The sun on 27.10.13

Taken with the DMK31 and the new SS solar filter on the Skywatcher 80ED, a stitching of 3 frames. Still playing and getting to know the kit by taking pretty pictures. It's a very busy subject. Marvellous filter, made by Mark Wagner. Thanks Mark! I must try with a DSLR for the larger chip and small pixels. The .avi files were processed in Registax, and finally stitched and fiddled with and coloured in Photoshop.

The Sun in H Alpha

This was taken on the 27th of September 2013, using the new solar filter from Solar Systems on the Skywatcher 80ED. The camera used was a monochrome DMK. The day was hazy and this was my first attempt at photography with the filter, but I'm pleased with the result, far more detail than I'd been able to get with the Coronado PST we'd been using before.
The processing was done in Registax6 and Photoshop, colouring by Photoshop, by order of Lesley.


This was taken from the Austerfield Observatory as a test for the new Focal Reducer to the 106FSQ, on a clear night with the malevolent moon looking on through some haze and heavy dew, not the best of conditions, but it was a test for acreage and composition, and in that latter the cluster looks a bit lost, but perhaps because I'm used to seeing it fill the frame more.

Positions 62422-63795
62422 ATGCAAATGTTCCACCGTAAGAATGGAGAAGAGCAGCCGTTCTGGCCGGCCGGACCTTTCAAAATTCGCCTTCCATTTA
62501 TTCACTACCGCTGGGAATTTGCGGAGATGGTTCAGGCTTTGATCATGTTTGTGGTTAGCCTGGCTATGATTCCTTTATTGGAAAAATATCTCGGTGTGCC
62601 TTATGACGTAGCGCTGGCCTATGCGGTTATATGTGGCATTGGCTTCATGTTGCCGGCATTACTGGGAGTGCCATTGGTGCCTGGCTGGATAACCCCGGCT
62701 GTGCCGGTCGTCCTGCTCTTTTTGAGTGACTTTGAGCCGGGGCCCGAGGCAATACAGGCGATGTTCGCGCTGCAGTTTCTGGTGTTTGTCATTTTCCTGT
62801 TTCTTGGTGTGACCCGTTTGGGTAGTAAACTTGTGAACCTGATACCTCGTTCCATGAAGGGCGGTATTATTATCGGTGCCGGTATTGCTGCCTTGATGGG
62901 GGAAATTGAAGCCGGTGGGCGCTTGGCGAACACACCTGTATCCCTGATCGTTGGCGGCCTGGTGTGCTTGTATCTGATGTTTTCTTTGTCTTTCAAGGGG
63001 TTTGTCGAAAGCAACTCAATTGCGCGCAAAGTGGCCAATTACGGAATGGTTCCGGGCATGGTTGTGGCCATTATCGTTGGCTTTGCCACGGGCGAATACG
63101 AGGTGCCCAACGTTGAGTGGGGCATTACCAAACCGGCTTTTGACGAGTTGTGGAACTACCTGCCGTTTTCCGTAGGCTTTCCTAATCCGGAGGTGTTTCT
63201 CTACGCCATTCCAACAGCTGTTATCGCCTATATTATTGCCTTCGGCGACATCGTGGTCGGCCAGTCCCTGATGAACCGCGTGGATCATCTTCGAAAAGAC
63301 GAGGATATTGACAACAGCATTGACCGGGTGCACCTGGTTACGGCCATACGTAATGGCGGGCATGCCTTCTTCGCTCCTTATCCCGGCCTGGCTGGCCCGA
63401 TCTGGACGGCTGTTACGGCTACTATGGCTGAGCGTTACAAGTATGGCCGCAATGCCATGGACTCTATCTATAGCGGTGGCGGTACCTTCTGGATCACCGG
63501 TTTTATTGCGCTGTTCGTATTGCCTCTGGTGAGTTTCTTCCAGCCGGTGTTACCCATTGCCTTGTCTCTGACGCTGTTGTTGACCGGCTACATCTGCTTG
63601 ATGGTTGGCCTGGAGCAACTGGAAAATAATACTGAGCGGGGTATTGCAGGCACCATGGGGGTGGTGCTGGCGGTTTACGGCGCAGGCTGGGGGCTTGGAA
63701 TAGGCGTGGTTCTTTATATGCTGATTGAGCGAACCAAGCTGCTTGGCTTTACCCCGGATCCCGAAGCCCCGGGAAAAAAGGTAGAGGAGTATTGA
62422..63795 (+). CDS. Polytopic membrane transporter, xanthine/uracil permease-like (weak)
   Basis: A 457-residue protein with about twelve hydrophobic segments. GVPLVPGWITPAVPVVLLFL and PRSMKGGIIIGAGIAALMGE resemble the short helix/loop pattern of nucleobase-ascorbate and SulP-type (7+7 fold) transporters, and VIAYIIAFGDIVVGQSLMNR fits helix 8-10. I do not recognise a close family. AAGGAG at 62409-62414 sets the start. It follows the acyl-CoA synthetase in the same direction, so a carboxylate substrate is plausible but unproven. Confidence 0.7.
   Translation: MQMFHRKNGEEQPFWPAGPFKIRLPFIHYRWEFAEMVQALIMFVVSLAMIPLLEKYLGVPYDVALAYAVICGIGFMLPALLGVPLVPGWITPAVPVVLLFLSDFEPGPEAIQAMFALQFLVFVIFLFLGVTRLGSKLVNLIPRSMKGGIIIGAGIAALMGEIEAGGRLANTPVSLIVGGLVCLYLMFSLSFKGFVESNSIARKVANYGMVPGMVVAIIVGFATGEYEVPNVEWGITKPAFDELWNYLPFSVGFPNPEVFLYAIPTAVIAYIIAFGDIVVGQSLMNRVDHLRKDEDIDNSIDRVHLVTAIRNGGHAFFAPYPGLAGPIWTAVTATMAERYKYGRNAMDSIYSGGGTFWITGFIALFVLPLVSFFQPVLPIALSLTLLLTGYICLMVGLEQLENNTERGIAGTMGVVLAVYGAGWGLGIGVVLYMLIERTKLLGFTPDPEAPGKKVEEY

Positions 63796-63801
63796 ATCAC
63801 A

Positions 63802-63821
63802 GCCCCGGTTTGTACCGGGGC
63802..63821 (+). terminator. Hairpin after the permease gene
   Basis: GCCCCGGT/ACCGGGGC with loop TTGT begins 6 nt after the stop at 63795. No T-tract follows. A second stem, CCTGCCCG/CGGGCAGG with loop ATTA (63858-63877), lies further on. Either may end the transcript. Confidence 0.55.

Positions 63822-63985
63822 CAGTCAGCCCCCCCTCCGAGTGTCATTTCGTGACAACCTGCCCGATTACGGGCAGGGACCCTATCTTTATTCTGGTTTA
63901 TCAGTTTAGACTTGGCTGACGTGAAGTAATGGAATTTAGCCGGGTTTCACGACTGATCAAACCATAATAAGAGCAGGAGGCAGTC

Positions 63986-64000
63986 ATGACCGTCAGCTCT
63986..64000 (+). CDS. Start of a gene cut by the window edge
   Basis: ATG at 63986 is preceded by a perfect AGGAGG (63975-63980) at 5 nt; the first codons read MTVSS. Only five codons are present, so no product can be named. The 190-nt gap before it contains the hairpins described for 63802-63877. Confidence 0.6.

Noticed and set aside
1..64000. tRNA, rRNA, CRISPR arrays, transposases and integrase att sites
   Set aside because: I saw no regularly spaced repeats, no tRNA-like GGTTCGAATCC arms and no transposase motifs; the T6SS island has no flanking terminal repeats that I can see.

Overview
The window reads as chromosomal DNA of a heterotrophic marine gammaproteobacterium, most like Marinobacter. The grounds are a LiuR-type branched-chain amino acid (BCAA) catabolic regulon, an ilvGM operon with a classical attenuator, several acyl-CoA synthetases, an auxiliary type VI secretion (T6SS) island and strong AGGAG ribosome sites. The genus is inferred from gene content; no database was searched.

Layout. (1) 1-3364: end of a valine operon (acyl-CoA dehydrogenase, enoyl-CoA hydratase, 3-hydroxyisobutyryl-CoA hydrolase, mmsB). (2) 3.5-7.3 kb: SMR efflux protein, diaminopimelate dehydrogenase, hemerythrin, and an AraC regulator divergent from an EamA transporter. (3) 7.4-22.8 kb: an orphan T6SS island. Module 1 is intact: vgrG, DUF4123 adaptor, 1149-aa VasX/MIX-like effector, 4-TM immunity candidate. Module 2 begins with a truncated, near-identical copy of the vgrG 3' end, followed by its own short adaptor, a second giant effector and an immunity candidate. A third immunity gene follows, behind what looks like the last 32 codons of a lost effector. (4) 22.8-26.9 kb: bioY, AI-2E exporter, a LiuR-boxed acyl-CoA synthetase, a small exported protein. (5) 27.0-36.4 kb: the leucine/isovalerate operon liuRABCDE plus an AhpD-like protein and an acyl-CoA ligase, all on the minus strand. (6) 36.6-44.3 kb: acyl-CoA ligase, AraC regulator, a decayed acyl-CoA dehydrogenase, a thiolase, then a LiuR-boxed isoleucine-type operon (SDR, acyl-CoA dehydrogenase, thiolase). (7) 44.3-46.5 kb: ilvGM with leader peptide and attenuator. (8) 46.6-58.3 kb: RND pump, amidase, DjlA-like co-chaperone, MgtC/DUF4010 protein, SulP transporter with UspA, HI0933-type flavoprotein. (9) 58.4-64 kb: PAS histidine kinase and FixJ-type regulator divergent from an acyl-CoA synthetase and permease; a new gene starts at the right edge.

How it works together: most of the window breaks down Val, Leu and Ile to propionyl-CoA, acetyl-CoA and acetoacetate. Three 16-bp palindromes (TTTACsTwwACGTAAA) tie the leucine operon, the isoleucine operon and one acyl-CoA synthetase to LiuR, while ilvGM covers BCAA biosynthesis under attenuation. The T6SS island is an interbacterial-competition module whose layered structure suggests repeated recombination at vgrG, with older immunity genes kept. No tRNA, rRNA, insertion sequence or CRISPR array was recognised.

I used the 106 with a .73 focal reducer and an M25C. The guiding was with the H9C in the Vixen260L and an AP .62 focal reducer, to gain a wider field for easier choice of fatter stars. All this sat on the AP900GTO mount. The exposure was 15x300sec. Calibration in Astroart with masterflat and master bias and stacked by sigma average. Finally processed in Photoshop.

NGC 7538

An exciting emission and reflection nebula in Cepheus, namely NGC 7538. It is the host to ongoing star formation and includes the largest known protostar. This is, apparently, embedded in a collapsing core of 85-115 solar masses on the way to becoming a high mass B star.

Taken by Rhys Owen from Hatfield on the 8th of September, using a modified Canon 600D on a Takahashi 106FSQ. Guiding was done with a Celestron Nexstar8 controlled by PHD. The exposure was 3x500sec., captured in Nebulosity, calibrated in Astroart with darks, no flats, and finally processed in Photoshop.